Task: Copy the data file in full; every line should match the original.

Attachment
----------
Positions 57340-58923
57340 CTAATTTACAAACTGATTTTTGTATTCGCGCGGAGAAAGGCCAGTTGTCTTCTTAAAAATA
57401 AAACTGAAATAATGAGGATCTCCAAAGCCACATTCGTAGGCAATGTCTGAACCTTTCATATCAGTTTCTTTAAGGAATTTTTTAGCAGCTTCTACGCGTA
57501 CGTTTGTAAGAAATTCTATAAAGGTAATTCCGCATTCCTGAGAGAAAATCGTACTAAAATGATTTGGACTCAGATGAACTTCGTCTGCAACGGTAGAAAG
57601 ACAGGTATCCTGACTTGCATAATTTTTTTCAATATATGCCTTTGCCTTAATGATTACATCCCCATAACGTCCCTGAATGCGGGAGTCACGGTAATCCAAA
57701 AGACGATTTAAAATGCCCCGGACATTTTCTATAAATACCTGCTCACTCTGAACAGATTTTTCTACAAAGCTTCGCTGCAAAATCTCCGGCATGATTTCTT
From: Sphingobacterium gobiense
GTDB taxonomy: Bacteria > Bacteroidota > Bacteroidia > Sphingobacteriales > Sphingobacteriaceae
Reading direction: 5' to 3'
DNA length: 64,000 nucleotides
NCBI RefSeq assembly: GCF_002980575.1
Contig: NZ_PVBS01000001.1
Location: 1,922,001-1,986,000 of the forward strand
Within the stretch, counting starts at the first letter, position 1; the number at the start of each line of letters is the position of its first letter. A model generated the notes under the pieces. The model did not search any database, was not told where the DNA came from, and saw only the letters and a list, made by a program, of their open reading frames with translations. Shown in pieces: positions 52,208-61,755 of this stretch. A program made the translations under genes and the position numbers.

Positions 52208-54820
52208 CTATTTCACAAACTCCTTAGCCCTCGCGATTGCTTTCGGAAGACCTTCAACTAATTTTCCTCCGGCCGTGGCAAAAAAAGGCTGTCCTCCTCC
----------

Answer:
Positions 57340-58923
57340 CTAATTTACAAACTGATTTTTGTATTCGCGCGGAGAAAGGCCAGTTGTCTTCTTAAAAATA
57401 AAACTGAAATAATGAGGATCTCCAAAGCCACATTCGTAGGCAATGTCTGAACCTTTCATATCAGTTTCTTTAAGGAATTTTTTAGCAGCTTCTACGCGTA
57501 CGTTTGTAAGAAATTCTATAAAGGTAATTCCGCATTCCTGAGAGAAAATCGTACTAAAATGATTTGGACTCAGATGAACTTCGTCTGCAACGGTAGAAAG
57601 ACAGGTATCCTGACTTGCATAATTTTTTTCAATATATGCCTTTGCCTTAATGATTACATCCCCATAACGTCCCTGAATGCGGGAGTCACGGTAATCCAAA
57701 AGACGATTTAAAATGCCCCGGACATTTTCTATAAATACCTGCTCACTCTGAACAGATTTTTCTACAAAGCTTCGCTGCAAAATCTCCGGCATGATTTCTT
From: Sphingobacterium gobiense
GTDB taxonomy: Bacteria > Bacteroidota > Bacteroidia > Sphingobacteriales > Sphingobacteriaceae
Reading direction: 5' to 3'
DNA length: 64,000 nucleotides
NCBI RefSeq assembly: GCF_002980575.1
Contig: NZ_PVBS01000001.1
Location: 1,922,001-1,986,000 of the forward strand
Within the stretch, counting starts at the first letter, position 1; the number at the start of each line of letters is the position of its first letter. A model generated the notes under the pieces. The model did not search any database, was not told where the DNA came from, and saw only the letters and a list, made by a program, of their open reading frames with translations. Shown in pieces: positions 52,208-61,755 of this stretch. A program made the translations under genes and the position numbers.

Positions 52208-54820
52208 CTATTTCACAAACTCCTTAGCCCTCGCGATTGCTTTCGGAAGACCTTCAACTAATTTTCCTCCGGCCGTGGCAAAAAAAGGCTGTCCTCCTCC